(Photo by Paul Bereswill/Getty Images)
The series is tied - each team has had their ups and downs through the first 120 minutes. The next one is important. The Devils have home ice right now and they are 4-1 at The Rock in the playoffs. In Game 1 the Devils finished minus-4 in Fenwick (Corsi +7). John noted in the recap that the Devils were +5 in Fenwick after two periods.The Rangers blocked 21 shots that game as well. In Game 2 the Devils dominated with a +13 Fenwick (Corsi +22).
A little over a month ago, Arctic Ice Hockey posted the playoff stats links from www.behindthenet.ca. One of the links provided was a Fenwick (shots on goal and missed shots) line for each team over 60 minutes. It also shows when goals occur with the indication of a vertical line. You can see trends for instance shooting droughts and increased possession with the puck as the game goes along. What can these graphs tell us about the first two games and when can we expect tomorrow?
Game 1 - Rangers 3 Devils 0
The Devils quickly got shots attempts off to begin the series and took a 9-4 lead in Fenwick T around the 12 minute mark. The Rangers gradually increased their total as the Devils hit a 6 minute drought. The Devils finished the period strong to take a slight lead in Fenwick. The Devils started hot off the gate again in which the Rangers responded with a big powerplay when Dainius Zubrus took a hooking penalty at 2:54 into 2nd period (23rd minute on graph). The Rangers were positive in Fenwick for only a short period of time as both teams traded shots. The Devils finished strong to end the 2nd period.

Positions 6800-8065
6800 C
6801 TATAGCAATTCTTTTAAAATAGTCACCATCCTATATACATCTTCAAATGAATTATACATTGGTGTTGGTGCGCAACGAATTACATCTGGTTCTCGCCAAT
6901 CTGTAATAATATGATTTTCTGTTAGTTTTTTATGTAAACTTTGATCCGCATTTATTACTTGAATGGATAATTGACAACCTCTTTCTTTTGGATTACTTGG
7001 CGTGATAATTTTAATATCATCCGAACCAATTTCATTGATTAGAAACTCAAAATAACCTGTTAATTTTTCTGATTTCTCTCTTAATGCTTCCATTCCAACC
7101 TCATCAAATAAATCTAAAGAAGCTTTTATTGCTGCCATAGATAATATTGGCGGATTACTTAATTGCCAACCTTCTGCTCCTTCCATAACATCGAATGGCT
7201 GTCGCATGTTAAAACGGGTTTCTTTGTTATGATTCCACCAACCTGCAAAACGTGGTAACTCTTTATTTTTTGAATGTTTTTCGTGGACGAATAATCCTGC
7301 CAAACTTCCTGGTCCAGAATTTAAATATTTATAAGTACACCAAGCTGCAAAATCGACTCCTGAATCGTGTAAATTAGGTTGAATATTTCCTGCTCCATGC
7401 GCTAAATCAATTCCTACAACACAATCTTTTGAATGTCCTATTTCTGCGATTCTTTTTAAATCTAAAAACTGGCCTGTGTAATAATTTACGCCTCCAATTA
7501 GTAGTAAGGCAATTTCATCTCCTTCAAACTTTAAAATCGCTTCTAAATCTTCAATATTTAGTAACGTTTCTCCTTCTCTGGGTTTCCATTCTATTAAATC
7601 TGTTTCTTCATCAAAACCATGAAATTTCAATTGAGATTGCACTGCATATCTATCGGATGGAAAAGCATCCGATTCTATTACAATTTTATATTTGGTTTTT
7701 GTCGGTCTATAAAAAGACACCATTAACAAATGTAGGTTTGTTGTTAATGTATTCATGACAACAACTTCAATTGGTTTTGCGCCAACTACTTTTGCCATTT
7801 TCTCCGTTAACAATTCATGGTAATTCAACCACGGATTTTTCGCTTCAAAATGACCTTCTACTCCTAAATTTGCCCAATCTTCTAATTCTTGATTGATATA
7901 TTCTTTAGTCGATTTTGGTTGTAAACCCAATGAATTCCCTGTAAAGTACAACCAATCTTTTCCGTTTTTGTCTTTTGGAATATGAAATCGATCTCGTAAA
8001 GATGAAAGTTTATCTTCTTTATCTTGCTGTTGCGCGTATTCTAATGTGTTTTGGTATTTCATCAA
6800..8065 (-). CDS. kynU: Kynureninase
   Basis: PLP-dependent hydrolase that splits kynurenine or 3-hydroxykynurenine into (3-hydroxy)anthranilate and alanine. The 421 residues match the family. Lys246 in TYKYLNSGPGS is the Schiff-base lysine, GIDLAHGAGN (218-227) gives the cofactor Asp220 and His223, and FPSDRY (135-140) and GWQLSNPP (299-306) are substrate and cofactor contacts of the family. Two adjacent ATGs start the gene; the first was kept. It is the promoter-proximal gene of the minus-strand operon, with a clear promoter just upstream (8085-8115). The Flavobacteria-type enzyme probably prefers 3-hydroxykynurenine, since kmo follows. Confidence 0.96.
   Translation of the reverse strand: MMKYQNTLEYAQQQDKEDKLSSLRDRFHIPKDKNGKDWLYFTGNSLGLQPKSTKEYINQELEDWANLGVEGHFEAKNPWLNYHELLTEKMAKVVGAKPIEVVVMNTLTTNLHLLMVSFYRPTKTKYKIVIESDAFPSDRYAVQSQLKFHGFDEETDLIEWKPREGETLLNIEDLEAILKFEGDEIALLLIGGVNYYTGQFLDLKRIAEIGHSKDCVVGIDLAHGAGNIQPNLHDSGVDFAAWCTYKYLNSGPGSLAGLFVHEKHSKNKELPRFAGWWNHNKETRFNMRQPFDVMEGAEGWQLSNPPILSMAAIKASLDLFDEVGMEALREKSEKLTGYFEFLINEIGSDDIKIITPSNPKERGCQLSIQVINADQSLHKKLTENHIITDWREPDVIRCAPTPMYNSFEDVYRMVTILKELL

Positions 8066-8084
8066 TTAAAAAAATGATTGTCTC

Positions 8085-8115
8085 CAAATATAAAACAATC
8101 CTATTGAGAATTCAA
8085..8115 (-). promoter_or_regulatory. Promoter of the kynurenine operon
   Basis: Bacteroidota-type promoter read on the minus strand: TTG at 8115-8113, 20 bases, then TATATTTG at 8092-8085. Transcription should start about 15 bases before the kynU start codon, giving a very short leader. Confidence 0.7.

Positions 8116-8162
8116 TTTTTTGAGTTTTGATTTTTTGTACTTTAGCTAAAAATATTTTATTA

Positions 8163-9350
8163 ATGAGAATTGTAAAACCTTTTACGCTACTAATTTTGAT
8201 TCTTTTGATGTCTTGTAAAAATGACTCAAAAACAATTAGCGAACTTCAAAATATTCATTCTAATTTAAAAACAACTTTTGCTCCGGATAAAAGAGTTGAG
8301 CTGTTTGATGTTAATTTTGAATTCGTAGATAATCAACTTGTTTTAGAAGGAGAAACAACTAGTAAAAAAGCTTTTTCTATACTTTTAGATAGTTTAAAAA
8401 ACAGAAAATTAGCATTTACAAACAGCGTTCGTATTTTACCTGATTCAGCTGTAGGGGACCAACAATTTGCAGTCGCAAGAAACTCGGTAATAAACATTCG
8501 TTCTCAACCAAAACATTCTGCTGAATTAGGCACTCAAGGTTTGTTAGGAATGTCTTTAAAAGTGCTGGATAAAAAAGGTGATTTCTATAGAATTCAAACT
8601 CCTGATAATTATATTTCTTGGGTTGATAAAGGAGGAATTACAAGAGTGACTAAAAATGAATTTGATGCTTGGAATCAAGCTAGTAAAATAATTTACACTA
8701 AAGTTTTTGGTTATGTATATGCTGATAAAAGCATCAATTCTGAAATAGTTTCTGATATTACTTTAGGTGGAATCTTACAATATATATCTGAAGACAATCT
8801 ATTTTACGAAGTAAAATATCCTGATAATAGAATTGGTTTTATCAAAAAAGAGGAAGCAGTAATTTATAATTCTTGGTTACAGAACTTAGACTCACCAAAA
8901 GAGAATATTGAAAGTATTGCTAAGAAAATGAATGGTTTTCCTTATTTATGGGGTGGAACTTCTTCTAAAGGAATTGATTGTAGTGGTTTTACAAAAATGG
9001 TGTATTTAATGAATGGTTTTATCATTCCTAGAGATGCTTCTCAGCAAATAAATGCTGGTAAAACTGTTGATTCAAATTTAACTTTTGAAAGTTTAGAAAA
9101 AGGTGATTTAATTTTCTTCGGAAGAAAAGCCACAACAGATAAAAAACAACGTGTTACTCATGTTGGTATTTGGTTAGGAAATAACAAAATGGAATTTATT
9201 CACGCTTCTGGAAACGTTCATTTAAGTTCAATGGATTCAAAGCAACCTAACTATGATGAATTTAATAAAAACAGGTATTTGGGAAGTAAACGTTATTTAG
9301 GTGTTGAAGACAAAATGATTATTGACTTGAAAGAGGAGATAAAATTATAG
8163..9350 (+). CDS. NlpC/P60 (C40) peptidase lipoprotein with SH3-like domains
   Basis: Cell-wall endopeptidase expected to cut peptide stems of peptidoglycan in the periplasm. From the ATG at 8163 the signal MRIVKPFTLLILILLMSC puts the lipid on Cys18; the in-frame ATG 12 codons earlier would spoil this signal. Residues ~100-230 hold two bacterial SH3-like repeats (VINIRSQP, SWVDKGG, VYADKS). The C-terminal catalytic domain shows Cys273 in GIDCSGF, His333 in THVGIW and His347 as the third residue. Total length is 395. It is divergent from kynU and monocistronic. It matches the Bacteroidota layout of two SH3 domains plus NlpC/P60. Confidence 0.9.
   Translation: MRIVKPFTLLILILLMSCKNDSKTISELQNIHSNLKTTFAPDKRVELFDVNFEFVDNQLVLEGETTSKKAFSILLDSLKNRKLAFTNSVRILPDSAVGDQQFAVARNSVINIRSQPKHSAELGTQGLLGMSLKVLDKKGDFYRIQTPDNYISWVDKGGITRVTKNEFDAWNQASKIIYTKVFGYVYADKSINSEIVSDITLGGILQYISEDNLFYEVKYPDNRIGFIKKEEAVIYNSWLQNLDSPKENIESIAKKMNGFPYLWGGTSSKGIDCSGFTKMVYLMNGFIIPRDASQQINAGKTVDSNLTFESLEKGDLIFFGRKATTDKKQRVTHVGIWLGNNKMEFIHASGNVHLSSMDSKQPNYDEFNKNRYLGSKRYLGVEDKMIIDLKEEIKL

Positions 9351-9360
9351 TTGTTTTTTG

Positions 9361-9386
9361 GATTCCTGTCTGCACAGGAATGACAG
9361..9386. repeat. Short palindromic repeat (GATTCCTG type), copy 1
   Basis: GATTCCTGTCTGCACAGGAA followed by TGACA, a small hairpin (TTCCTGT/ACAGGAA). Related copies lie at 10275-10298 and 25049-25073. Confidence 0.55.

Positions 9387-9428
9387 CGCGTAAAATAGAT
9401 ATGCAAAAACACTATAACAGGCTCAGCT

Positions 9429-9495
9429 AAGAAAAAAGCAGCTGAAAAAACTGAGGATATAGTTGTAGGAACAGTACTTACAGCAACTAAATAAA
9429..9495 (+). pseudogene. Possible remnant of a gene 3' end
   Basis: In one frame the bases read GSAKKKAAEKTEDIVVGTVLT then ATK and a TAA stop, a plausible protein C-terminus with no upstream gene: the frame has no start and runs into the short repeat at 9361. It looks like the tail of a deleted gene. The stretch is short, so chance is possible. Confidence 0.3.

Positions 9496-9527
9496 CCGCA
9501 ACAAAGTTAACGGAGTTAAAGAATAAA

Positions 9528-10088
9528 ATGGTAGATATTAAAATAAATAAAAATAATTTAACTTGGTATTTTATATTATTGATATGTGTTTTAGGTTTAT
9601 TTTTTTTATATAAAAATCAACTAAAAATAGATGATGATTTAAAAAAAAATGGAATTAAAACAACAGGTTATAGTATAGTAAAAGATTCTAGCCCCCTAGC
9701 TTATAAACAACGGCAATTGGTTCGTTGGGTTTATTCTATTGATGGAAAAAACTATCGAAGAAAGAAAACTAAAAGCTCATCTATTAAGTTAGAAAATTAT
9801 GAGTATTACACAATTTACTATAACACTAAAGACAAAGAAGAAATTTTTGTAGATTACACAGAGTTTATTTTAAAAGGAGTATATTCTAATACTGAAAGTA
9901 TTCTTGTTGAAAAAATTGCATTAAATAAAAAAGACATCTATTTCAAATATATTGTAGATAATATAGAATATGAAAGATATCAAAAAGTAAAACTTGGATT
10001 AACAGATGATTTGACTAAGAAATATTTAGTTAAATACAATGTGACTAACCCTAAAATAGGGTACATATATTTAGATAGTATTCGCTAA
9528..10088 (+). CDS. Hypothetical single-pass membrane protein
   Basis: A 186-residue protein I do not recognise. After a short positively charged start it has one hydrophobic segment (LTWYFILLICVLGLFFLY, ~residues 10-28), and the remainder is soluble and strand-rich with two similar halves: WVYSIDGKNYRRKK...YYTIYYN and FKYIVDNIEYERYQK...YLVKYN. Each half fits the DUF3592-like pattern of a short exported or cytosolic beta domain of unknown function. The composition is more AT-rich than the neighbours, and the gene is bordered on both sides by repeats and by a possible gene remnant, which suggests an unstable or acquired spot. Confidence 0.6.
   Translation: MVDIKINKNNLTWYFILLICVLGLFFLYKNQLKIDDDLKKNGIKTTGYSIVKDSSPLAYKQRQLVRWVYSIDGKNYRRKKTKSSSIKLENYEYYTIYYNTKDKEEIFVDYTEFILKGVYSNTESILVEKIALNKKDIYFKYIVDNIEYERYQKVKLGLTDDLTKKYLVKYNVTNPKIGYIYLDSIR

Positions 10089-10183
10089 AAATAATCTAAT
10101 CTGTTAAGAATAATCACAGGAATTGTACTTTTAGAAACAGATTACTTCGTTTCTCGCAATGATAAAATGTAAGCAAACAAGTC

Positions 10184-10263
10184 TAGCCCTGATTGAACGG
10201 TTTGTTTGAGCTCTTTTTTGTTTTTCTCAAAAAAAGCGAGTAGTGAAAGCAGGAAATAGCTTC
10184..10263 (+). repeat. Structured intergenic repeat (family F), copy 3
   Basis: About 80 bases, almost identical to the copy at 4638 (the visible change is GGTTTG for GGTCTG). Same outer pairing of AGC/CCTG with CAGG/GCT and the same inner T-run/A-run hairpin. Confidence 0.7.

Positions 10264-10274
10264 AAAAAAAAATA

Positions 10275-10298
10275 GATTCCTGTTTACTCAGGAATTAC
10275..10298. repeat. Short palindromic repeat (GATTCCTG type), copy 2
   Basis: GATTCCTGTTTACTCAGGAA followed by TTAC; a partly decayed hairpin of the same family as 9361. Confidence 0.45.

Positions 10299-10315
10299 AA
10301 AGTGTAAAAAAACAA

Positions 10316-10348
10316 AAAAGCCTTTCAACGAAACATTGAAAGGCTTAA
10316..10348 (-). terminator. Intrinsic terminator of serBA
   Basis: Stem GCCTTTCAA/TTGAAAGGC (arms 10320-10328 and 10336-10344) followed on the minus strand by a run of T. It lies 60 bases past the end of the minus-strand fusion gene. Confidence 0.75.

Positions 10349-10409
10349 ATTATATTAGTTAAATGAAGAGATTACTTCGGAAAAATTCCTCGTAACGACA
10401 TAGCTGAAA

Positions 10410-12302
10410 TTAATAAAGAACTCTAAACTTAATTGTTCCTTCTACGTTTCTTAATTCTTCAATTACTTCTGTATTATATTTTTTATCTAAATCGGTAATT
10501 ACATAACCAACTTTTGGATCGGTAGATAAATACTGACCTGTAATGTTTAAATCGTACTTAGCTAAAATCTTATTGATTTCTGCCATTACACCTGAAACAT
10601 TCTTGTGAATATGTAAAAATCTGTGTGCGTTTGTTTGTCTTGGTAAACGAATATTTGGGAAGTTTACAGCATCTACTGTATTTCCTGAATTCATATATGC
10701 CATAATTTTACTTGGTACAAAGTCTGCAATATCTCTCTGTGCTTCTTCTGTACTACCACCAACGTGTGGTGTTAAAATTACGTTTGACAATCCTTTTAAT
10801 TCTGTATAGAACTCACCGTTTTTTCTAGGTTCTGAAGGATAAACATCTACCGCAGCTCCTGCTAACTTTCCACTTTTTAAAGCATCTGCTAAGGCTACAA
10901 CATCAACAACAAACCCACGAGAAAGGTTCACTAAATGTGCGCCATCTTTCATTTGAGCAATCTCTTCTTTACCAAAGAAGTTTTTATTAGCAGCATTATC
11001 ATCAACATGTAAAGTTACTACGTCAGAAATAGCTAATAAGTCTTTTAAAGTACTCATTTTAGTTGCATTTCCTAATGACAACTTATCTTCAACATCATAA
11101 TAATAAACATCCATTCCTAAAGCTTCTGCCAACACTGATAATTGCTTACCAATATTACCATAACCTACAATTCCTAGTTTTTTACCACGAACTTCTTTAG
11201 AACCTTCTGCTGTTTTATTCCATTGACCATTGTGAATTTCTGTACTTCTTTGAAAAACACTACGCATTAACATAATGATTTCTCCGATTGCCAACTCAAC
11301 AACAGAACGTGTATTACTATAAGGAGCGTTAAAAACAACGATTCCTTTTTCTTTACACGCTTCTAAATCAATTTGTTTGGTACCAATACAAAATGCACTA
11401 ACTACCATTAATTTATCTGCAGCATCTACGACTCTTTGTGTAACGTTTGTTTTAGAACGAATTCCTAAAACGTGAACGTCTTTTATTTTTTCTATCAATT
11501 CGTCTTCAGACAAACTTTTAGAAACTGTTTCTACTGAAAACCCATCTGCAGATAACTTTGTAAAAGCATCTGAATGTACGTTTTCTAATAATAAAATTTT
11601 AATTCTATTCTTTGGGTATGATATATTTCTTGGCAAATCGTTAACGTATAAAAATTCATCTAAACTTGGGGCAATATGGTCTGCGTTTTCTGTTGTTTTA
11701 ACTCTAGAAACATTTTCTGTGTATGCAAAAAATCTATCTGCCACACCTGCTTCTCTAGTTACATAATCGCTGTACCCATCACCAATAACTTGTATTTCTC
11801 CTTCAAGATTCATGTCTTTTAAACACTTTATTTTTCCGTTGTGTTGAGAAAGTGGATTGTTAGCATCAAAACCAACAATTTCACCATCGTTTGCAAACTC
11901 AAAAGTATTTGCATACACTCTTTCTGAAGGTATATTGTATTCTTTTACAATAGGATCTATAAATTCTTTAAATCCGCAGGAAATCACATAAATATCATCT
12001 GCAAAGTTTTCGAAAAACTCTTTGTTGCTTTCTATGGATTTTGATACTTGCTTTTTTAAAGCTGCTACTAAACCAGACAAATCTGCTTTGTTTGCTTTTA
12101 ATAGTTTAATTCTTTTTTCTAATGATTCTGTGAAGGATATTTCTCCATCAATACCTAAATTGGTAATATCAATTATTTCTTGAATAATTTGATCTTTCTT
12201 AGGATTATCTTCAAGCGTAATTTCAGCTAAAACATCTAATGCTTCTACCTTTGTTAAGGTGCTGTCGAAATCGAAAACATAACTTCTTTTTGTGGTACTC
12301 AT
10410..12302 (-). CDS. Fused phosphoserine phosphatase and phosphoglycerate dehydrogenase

The 3rd period saw not a Rangers surge but a Devils team that didn't get at the puck at Henrik Lundvqist for 10 minutes. The graph sees a gradual increase - a linear line would fit well for the Rangers in the game. The Devils have that gap in the 3rd period in which a goal against produced it and a goal finished it. Credit the Rangers defense for blocking shots. The Devils were happy with the first 40 minutes of play that game and that makes sense.
Game 2 - Devils 3 Rangers 2
This game saw a slow start then a Devils surge. Their increased puck possession and strong forecheck produced a powerplay in which Ilya Kovalchuk's wrist shot plunked off the post and in. After a strong 20 minutes, the Rangers had a better performance, taking a 2-1 lead and shortening the gap on Fenwick attempts. The Devils finished strong yet again to tie things up. The Devils started the 3rd off great, getting the go ahead goal by David Clarkson. Yet another long shooting drought in the 3rd period followed. The Rangers took advantage but no goal was produced. The Rangers, only down a goal finish generated just 2 attempts during the last 10 minutes of the game.
The one trend I would like to see go away from the Devils is this middle of the 3rd period scoring drought. Both games game an increased period of time with no Fenwick attempts. In Game 1, it was after a Rangers goal. In Game 2, it was after Clarkson's goal. The Devils will have to grind the game down and do a lot of work to generate shots and then goals. If this is fatigue, they have to fight through it. If it's a Rangers surge, they have to respond (which they did late in Game 2 - playing a bit more aggressive).
After both Ranger goals in Game 2, the Devils did not do a well enough job responding either. Things seem to take a little time before settling down before the Devils pick it up again. Addressing this can put the Rangers on their heels. It can produce an ill-advised penalty or odd-man rush.
The one thing the Devils are doing is starting up periods with a lot of shots. The only two times they didn't (3rd period Game and 2nd period Game 2) the Rangers scored and actually took over the majority period. I would assume the Devils like to establish their system and their aggressiveness first to set the tone for the period. If the Devils start a period flat, they are in for some trouble.
What are your thoughts on the Fenwick over time graphs? What things do you see that may tell us things about Game 3 and beyond? Thanks for reading.